Homelessness in Texas on the rise amid high housing costs, federal estimates show

Homelessness rose last year across nearly every demographic group, but strides were made to connect people with new housing.

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The number of Texans experiencing homelessness is back at pre-pandemic levels, federal data shows.

Homelessness in Texas grew by more than 12% in 2023, in line with national trends, according to estimates released by the U.S. Department of Housing and Urban Development last month. More than 27,000 Texans did not have a permanent roof over their heads when advocates and volunteers across the country walked Texas streets on a night last January to conduct the Point-in-Time Count annual estimate of people experiencing homelessness. About 43% of those — or some 11,700 people — lived on the streets.

Low-income households in Texas now face significantly higher rents than they did prior to the pandemic — and no longer have the pandemic-era safety net afforded by federal rent relief funds and pauses on evictions that aimed to prevent landlords from ousting tenants who couldn’t make rent. Those factors have contributed to an overall increase in homelessness, homeless experts and advocates say.

“We're in a huge affordability crisis,” said Eric Samuels, president and CEO of Texas Homeless Network. “There’s a lot of people out there at risk of homelessness. And if they fall into homelessness, we have a lot fewer units to help them escape homelessness.”

Homelessness rose in nearly every demographic group measured by the Point-in-Time Count estimate. The number of unhoused veterans and families with children grew in 2023 by 19% and 4.9% respectively. More Black and Hispanic people experienced homelessness than in the previous year.

Experts and advocates noted some bright spots.

Efforts in major Texas cities aimed at quickly getting people experiencing homelessness into new housing and connecting them with support services helped reduce chronic homelessness, which fell year-over-year by about 9%, estimates show. Someone experiences chronic homelessness when they have been unhoused for at least a year or multiple times “while struggling with a disabling condition such as a serious mental illness, substance use disorder, or physical disability,” according to The National Alliance to End Homelessness.

Meanwhile, the state’s overall population of people experiencing unsheltered homelessness — meaning they slept in outdoor spaces like encampments or other places people aren’t meant to live — grew by 6.5%, but fell in places like Dallas and Houston.

The Dallas region saw double-digit decreases in the numbers of people experiencing unsheltered and chronic homelessness last year, which local advocates attribute to a $72 million initiative launched in 2021 to rehouse people and families experiencing homelessness.

The push, dubbed the R.E.A.L. Time Rehousing Initiative and fueled in part by federal pandemic relief funds, relies on close collaboration between dozens of nonprofits who work in homelessness response and a network of landlords willing to give the unhoused a roof over their heads, said Sarah Kahn, CEO of Housing Forward, the lead agency in charge of tackling homelessness in Dallas and Collin counties. When city crews clear homeless encampments, outreach workers offer to connect people with housing and services, she said.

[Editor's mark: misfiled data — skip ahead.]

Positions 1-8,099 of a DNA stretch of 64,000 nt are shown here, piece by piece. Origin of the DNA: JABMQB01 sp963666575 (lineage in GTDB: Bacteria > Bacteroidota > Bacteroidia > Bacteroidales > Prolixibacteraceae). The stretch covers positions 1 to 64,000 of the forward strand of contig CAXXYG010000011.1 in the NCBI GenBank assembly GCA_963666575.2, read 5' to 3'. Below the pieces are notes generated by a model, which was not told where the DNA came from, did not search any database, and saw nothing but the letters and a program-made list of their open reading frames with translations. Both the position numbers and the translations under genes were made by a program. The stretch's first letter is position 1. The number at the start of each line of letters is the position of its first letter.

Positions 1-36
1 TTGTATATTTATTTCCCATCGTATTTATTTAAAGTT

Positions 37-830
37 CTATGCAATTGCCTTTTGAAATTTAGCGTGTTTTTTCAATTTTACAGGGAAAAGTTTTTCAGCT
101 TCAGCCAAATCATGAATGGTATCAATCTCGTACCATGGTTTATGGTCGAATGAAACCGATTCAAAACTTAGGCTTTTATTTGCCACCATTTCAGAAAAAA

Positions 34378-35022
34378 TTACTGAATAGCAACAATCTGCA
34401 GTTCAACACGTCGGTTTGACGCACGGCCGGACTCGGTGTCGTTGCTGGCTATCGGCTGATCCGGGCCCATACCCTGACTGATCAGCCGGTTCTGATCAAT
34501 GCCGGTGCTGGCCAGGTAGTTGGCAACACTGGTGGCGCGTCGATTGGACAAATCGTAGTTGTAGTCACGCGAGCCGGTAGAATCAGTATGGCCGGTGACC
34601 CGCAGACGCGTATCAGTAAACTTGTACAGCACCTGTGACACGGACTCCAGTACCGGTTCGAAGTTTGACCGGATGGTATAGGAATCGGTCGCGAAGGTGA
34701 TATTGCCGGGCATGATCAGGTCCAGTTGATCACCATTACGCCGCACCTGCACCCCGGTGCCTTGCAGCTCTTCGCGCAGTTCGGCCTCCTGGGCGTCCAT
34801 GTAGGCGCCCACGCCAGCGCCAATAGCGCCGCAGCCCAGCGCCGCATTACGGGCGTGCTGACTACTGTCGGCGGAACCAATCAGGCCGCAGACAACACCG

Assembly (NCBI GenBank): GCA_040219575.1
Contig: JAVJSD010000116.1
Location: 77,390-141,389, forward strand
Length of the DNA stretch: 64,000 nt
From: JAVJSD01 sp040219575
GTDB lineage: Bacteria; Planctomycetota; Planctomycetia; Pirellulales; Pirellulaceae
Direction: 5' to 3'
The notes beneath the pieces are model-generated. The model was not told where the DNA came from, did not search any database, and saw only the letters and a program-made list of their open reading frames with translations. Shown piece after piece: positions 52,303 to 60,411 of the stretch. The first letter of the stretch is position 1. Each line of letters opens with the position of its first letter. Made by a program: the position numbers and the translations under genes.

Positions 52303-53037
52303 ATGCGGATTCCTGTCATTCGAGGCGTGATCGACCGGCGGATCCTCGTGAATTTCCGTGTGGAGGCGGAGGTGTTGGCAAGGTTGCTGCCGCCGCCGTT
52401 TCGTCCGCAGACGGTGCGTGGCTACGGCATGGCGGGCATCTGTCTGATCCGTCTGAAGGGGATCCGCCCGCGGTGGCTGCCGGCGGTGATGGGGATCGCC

That approach has worked, Kahn said. In October, the initiative reached a goal of placing 2,700 people experiencing homelessness into new housing — and aims to house 6,000 by the end of 2025.

“It's just important to remember that this work is hard,” Kahn said. “I know it feels slow to a lot of the public and a lot of people are wondering why we're not making more progress than we are. I think the most important thing to remember is we have a proof point of what works and we have to keep investing and scaling those proven solutions if we want to see those numbers continue to go in the right direction.”

In Houston, federal pandemic relief funds supercharged yearslong efforts to reduce the region’s homeless population by placing those experiencing homelessness into apartments before providing them with support services — efforts Dallas officials took inspiration from when crafting its strategy to address homelessness. The region’s Community COVID Housing Program, buoyed by federal relief dollars, has housed or diverted from homelessness nearly 17,000 people since it launched in October 2020, according to Houston’s Coalition for the Homeless. Last year, the region’s population of people experiencing unsheltered and chronic homelessness fell by 17.3% and 3.7%, respectively.

But federal funds that paid for the program are set to expire by the end of the year, said Ana Rausch, vice president of program operations for the Coalition for the Homeless, leaving policymakers and those who work in homelessness response to figure out how to fund at least some aspects of the program after that money runs out.

“We have to continue to invest in housing if we want to continue to see a downward trend in our homeless numbers,” Rausch said.

This article originally appeared in the Texas Tribune.

The Texas Tribune is a member-supported, nonpartisan newsroom informing and engaging Texans on state politics and policy. Learn more at texastribune.org.

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